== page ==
Feature contributed by James Carpenter, founder, James Carpenter Design Associates Inc.
What is the significance of glass in the built environment? Light carries information about the world around us and glass allows us to layer many different components of light simultaneously, augmenting our ability to share a transcendent experience of nature. Beyond the problems defining glass scientifically, I am interested in the simultaneity that glass possesses. It is a dense material with the ability to appear weightless and its mass is literally transparent, but once we understand the full range of optical properties found in glass - transparency, reflection, diffusion, refraction and diffraction – it becomes evident that glass has the potential to capture and represent many levels of light information simultaneously, and that this information can also be deployed across the depth of the glass at all scales.
Often called upon as an interpreter of a site’s inherent natural character, my studio has remained focused on the transformative potential of integrating phenomenal light into the public realm while proving our expertise in both the technical details of glass construction and techniques required to integrate light into the urban fabric. At the same time, the studio has always brought into its practice fundamental concerns with climate engineering and other issues. As a designer, my interest in architecture is focused on the possibilities of creating human environments seamlessly informed by a sense of light and the constant feedback light gives us about our contextual experience.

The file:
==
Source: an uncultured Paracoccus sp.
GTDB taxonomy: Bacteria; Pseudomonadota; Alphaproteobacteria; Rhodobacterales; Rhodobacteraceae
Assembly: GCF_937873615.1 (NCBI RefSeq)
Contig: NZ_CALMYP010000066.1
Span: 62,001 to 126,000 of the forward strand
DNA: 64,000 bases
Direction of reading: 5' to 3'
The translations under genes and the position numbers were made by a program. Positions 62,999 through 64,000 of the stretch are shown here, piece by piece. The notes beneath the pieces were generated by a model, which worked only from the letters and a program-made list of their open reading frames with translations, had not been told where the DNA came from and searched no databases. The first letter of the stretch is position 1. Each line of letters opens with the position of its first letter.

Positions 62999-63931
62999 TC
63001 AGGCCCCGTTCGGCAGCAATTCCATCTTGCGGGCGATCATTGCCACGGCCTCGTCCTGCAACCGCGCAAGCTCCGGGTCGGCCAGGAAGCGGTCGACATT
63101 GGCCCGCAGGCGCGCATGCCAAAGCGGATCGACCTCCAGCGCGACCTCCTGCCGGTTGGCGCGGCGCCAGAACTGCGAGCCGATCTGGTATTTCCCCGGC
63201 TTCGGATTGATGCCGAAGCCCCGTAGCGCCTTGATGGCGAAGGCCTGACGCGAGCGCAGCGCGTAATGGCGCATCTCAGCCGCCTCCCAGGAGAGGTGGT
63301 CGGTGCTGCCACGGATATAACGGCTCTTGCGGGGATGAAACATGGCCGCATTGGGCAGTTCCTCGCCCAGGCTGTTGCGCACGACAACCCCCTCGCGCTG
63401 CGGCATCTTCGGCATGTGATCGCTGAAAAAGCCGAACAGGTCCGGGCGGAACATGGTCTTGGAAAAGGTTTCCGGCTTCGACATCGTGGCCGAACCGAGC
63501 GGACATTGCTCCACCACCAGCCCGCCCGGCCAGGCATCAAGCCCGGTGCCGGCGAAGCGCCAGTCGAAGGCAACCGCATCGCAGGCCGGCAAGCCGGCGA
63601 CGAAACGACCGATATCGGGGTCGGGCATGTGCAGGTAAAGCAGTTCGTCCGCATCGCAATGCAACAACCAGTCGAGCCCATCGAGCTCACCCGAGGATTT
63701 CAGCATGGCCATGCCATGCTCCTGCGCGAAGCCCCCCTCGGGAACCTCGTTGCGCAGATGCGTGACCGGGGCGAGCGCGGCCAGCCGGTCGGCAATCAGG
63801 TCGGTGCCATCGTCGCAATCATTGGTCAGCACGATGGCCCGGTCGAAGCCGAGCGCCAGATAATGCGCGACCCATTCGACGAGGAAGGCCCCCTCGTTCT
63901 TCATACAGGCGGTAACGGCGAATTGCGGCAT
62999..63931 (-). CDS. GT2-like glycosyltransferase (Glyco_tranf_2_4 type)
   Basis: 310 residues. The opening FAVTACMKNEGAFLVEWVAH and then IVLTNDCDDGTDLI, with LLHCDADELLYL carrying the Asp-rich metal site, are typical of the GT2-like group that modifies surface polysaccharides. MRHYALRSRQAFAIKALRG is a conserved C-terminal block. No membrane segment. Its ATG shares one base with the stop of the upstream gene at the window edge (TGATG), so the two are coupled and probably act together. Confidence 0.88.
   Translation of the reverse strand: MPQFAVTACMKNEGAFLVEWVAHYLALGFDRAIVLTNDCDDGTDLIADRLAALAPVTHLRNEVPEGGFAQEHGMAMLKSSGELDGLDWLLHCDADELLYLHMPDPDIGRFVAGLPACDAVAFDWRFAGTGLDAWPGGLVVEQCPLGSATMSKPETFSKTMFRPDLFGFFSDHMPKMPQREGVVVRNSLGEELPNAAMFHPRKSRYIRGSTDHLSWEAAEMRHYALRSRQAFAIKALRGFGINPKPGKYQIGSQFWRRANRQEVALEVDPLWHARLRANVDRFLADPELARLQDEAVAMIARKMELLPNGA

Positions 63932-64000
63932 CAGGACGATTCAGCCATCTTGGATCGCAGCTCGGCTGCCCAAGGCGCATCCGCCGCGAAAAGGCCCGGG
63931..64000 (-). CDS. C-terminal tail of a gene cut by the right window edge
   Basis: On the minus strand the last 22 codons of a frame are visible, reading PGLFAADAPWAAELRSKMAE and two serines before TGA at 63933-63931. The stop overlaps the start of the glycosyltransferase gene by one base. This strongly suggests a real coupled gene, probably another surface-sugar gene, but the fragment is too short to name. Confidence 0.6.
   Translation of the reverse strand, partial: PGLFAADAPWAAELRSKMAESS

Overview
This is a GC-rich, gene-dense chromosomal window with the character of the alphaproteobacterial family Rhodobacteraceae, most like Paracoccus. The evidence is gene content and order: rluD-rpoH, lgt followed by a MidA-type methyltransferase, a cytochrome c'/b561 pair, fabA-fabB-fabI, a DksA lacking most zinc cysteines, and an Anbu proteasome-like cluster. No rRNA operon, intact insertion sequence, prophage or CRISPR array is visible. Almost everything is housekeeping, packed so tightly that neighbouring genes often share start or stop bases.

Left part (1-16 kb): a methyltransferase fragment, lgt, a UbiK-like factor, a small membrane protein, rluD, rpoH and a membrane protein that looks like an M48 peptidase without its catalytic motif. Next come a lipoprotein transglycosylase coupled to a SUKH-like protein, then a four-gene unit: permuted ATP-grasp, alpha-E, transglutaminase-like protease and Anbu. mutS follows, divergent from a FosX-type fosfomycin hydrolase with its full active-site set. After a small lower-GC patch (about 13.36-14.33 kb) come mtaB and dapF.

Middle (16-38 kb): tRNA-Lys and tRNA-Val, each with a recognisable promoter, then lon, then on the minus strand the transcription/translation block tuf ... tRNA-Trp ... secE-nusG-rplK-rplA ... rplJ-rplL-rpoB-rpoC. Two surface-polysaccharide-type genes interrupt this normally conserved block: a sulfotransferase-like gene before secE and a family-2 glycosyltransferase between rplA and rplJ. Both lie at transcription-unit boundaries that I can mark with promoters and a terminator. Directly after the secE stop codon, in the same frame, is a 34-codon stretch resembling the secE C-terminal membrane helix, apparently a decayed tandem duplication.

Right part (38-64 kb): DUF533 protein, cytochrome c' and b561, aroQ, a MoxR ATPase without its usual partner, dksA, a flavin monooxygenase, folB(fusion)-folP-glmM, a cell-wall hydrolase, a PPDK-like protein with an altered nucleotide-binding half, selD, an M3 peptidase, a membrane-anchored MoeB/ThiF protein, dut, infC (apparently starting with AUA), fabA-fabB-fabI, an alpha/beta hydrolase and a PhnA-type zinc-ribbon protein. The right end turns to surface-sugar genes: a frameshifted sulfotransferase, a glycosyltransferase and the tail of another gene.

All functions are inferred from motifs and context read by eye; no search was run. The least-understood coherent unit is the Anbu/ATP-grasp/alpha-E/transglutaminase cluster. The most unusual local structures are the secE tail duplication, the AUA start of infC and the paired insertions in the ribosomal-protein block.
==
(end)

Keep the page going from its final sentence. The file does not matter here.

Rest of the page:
We have deployed glass in countless ways but we are not limited to any one material or method as our work is primarily a response to the specifics of site, context and performance. As far as glass goes, that range can be illustrated by three projects that deploy glass in very different ways.